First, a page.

Considering the contract as an exchange of binding promises it can be said that any breach of such promise by the party in fault gives to the innocent party a right to seek for appropriate remedies, unless liability for breach in question expressly excluded. In many cases contract specifically provides for remedies available to the aggrieved party, in all other instances this question to be decided by the court. Extent of available remedial actions depends on the nature of the terms has been breached, on consequences, and effect of it, subject to limiting or excluding provisions, if any.
Maredelanto Compania Naviera SA v Bergbau-Handel GmbH (The Mihalis Angelos),  3 All ER 125 per Lord Denning MR.:
Sir Frederick Pollock divided the terms of a contract into two categories conditions and warranties. The difference between them was this: if the promisor broke a condition in any respect, however slight, it gave the other party a right to be quit of his future obligations and to sue for damages, unless he by his conduct waived the condition, in which case he was bound to perform his future obligations but could sue for the damage he suffered. If the promisor broke a warranty in any respect, however serious, the other party was not quit of his future obligations. He had to perform them. His only remedy was to sue for damages.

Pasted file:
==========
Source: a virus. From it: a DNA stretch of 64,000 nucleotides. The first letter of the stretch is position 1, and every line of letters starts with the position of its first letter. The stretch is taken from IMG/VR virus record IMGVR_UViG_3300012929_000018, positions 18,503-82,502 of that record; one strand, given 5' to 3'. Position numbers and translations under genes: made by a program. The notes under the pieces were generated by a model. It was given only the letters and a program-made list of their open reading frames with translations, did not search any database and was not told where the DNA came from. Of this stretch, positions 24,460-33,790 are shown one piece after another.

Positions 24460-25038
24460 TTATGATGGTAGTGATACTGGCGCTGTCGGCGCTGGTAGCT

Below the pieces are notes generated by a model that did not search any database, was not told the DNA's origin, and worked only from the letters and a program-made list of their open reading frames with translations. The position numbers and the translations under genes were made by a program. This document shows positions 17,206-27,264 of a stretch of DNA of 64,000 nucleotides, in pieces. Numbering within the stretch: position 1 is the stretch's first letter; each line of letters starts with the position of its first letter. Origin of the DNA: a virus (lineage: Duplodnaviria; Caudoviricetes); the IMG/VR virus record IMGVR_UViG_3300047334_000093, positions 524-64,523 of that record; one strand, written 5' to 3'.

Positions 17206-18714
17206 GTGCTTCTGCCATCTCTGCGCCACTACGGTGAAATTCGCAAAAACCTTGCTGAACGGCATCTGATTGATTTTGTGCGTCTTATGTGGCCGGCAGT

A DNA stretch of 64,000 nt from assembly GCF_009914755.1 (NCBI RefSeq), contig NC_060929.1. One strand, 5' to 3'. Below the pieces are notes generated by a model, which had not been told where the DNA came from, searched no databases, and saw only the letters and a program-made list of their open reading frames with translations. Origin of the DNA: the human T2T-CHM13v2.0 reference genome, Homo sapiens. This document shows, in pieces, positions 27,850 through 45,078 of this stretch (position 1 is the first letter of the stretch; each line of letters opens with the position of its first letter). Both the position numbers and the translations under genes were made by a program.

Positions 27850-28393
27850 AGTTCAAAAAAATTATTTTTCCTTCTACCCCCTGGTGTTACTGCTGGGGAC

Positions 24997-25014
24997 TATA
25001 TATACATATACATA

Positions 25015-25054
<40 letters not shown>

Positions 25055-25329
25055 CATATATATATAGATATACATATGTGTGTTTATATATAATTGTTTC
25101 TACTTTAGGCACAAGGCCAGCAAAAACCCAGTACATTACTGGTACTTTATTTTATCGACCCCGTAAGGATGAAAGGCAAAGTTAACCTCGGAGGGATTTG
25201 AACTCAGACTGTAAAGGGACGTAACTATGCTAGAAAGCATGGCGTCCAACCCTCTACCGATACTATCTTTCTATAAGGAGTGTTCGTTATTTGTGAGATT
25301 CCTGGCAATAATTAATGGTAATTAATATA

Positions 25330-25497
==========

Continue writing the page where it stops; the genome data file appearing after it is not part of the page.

This division was adopted by Sir Mackenzie Chalmers when he drafted the Sale of Goods Act, and by Parliament when it passed it. It was stated by Fletcher Moulton LJ in his celebrated dissenting judgment in Wallis, Son & Wells v Pratt & Haynes  2 KB 1003 at 1012, which was adopted in its entirety by the House of Lords  AC 394. It would be a mistake, however, to look on that division as exhaustive. There are many terms of many contracts which cannot be fitted into either category. In such cases the courts, for nigh on 200 years, have not asked themselves: was the term a condition or warranty? But rather: was the breach such as to go to the root of the contract? If it was, then the other party is entitled, at his election, to treat himself as discharged from any further performance. That is made clear by the judgment of Lord Mansfield in Boone v Eyre, and by the speech of Lord Blackburn in Mersey Steel and Iron Co v Naylor, Benzon & Co (1884) 9 App Cas 434 at 443, 444, [1881-85] All ER Rep 365 at 370, and the notes to Cutter v Powell (1795) 2 Smith LC 1 at 16-18. Hong Kong Fir Shipping Co Ltd v Kawasaki Kisen Kaisha Ltd is a useful reminder of this large category.